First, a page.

Eisenhower Asked to Pose Problem of Soviet Jews at Geneva Parley

A detailed “memorandum of urgency” on the fate of two million Jews behind the Iron Curtain and a request that this problem be posed by the United States at the Big Four talks in Geneva next week, was left this morning by a representative of the Jewish Labor Committee at both the White House and State Department. The Jewish Labor Committee represents more than 500,000 Jewish workers in the AFL and CIO.

The memorandum, addressed to President Eisenhower and Secretary of State John Foster Dulles, states: “There have been expressions of hope and some dim signs of progress conference, our government, in consultation with our feeling that on the eve of the Geneva conference, our government, in consultation with our allies, must seek to discuss the momentous problem of the liquidation of the cultural and spiritual life of two million Jews behind the Iron Curtain.

“The Soviet Union cannot maintain a position that this is purely a matter of internal policy and of no concern to anyone outside her frontiers. Every contributory factor toward tension by her is of concern to the powers consulting with her at Geneva,” the memorandum pointed out.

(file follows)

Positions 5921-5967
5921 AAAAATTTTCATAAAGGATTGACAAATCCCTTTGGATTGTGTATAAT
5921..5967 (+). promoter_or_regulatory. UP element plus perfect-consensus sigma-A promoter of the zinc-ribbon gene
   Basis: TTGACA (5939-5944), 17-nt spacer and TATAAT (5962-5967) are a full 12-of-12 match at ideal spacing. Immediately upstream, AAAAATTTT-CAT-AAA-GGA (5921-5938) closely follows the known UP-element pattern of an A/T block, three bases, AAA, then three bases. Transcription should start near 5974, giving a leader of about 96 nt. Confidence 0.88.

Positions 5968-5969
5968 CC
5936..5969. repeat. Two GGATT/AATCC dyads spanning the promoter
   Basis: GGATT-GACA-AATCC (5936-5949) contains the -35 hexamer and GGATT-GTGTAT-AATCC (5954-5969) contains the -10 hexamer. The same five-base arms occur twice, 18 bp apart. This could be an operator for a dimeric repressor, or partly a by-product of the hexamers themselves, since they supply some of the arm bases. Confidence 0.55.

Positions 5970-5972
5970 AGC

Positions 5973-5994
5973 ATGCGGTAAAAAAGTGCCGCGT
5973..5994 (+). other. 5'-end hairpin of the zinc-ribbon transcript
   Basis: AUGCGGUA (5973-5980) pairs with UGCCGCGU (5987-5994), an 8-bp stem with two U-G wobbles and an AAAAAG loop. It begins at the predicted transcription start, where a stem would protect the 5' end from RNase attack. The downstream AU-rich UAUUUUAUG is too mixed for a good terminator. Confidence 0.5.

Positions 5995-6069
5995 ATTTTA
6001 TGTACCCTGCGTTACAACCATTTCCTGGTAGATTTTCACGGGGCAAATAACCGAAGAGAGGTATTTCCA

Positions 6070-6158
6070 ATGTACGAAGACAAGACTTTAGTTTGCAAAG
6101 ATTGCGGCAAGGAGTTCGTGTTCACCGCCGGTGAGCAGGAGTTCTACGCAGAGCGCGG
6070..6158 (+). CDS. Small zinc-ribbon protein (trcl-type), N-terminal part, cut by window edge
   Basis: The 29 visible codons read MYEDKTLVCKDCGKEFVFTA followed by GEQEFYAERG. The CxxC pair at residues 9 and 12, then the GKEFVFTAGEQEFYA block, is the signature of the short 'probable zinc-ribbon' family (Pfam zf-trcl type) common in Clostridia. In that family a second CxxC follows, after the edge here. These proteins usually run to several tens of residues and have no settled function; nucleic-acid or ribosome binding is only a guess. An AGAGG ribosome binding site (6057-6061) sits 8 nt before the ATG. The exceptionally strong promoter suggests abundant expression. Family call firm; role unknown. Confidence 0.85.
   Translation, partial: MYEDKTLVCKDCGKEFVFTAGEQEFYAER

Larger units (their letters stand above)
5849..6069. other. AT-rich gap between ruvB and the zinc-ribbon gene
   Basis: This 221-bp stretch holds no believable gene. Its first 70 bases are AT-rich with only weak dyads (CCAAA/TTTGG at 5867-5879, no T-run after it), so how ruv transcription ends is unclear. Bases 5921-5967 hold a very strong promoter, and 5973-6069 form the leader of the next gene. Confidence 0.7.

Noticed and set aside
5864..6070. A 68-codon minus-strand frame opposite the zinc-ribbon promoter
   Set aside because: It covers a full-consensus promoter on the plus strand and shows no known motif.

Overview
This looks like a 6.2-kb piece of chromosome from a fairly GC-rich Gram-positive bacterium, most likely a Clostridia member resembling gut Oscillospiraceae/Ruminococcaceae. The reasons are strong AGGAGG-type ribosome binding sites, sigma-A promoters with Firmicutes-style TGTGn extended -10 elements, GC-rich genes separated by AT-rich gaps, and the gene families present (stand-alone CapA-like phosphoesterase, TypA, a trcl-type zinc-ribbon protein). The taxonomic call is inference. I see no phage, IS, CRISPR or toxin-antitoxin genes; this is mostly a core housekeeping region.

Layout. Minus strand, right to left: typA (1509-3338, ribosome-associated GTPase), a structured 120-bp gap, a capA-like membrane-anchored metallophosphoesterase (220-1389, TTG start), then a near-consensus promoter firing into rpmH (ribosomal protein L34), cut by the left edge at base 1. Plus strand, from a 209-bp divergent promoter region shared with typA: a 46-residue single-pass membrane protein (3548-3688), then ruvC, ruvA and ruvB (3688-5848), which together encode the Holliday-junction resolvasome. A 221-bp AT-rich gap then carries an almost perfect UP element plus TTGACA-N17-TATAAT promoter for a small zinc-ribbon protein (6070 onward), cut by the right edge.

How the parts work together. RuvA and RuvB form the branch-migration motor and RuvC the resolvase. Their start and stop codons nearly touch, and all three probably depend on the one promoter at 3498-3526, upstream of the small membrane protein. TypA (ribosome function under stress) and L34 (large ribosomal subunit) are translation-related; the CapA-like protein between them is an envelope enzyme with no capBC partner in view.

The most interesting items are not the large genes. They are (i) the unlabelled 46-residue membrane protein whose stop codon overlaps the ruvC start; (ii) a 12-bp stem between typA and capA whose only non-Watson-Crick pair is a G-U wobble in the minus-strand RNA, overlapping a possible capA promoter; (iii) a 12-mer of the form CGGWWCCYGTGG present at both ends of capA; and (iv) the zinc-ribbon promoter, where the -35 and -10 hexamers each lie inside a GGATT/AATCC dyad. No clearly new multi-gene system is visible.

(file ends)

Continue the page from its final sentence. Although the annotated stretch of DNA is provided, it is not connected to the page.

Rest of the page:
The memorandum revealed that for six years the Jewish Labor Committee through its own efforts, and free labor movement though its channels, have failed to get replies to consistent questioning of Soviet authorities on the fate of the two million Jews. The JLC pointed out that although Jews in Russia want to maintain communication with their families outside Soviet frontiers, Soviet policies make such communication dangerous.

The memorandum urged that in addition to securing free communication between families and friends on both sides of the Soviet frontiers, free emigration by Soviet families to visit relatives should also be permitted. It called for re-establishment of Jewish culture as “a primary prerequisite,” and emphasized that this means “re-opening of Jewish schools, press, publications, seminaries, etc.”

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